But such blessedness does not insulate us from suffering. The opposite, in fact. The second beatitude does not say, “Blessed are those who might mourn” or “who happen to mourn,” but “who mourn.” The implication is that everyone will mourn. And this is a fact.

“Mourn” translates penthountes, which describes a kind of grief so deep that it takes possession of the entire person and cannot be hidden. Genesis 37 uses it to describe Jacob’s grief upon learning of the supposed death of his son, Joseph (verse 34).

What causes such mourning?

We mourn our losses. The death of my father at the age of fifty-five is still the great loss of my life. He died ten days before Christmas in 1979. He never saw me married or heard me preach. He never met my sons (he would have been a wonderful grandfather).

The survivors of our war dead are mourning on this Memorial Day, and we mourn with them. What other losses are you mourning today?

We mourn our failures. We all have mistakes in our past that we would pay a high price to correct. Things we did but should not have done; things we did not do but should have done. People we hurt; opportunities we missed. I had a friend in high school who took his own life. I will wonder for the rest of my life what I could have done to help him.

What failures are you mourning today?

We mourn our sins. These are moral failures, things we thought, said, and did that violated the word and will of God. After David committed adultery with Bathsheba then arranged for the death of her husband, he said to God, “I know my transgressions, and my sin is ever before me” (Psalm 51:3). We all know the feeling.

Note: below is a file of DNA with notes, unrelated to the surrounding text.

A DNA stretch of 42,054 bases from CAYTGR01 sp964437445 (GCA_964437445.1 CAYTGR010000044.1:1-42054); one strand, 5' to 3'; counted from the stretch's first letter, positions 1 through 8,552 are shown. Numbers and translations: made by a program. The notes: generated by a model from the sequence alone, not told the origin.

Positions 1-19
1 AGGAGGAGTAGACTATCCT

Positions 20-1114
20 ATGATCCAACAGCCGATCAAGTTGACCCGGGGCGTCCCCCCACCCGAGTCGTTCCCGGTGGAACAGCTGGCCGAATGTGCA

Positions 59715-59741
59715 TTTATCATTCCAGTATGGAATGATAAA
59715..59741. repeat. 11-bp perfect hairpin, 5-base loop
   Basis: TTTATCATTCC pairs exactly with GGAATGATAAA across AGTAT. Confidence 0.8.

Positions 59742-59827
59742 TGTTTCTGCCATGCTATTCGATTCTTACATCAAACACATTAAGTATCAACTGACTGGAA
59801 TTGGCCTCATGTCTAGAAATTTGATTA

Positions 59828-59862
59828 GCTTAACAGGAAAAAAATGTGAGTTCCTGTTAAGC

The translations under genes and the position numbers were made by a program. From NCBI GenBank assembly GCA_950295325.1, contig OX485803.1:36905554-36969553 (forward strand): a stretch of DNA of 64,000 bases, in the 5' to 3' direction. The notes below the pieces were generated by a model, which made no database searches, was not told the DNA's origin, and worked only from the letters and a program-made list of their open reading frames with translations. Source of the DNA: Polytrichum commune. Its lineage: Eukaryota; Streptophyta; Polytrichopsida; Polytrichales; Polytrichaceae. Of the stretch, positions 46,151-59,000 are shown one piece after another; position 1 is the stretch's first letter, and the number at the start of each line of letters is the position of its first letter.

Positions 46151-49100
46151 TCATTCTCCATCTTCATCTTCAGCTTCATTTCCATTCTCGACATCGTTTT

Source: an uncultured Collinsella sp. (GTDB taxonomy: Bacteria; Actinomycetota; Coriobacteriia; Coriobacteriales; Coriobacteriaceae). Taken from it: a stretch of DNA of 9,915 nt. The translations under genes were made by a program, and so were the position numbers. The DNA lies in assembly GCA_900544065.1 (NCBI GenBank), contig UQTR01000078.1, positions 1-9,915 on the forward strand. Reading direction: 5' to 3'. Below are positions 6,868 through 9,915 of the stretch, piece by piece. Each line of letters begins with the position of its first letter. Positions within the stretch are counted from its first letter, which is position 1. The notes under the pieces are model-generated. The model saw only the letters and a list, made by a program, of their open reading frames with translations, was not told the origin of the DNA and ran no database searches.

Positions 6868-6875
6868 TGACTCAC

Expect to be comforted

So we’ve seen the mourning side of our Memorial Day study; now let’s move to the celebrating side: “for they shall be comforted.” The Greek means literally, “they shall be encouraged” or “they shall be invited in.”

Note that this is unconditional: not, “they may be comforted” but “they shall be comforted.” This is a future indicative, the promise of an absolute fact.

And yet, so many in our world mourn but are not comforted. How can God make this promise?

The first beatitude empowers the second. When I admit how much I need God, I bring my grief to him. I don’t try to handle it myself. I don’t ask other people to do what only God can do. I bring it directly and unconditionally to God. I make him the king of it.

I give him my grief over my father’s death. I trust him with my failures and mistakes. I ask him to forgive my sins and transgressions.

And when I do, I “shall be comforted.”

The challenge is, we must give our mourning to God to receive his comfort. His word teaches: “Do not be anxious about anything, but in everything by prayer and supplication with thanksgiving let your requests be made known to God. And the peace of God, which surpasses all understanding, will guard your hearts and your minds in Christ Jesus” (Philippians 4:6–7).

Have you done this? Have you named your grief, your failure, your sin, and made him the King of it? Have you put it in his hands and left it there?

If you will, God will comfort you. His Spirit will speak to your spirit, giving you the “peace of God.” He will work through circumstances to bring you strength and help. His word will give you guidance and hope. He will lead people to bring you his wisdom and presence.

I don’t know all the ways God will comfort you when you give him your mourning, but I promise you that he will:

“Even though I walk through the valley of the shadow of death, I will fear no evil, for you are with me; your rod and your staff, they comfort me” (Psalm 23:4).

“Sing for joy, O heavens, and exult, O earth; break forth, O mountains, into singing! For the Lord has comforted his people and will have compassion on his afflicted” (Isaiah 49:13).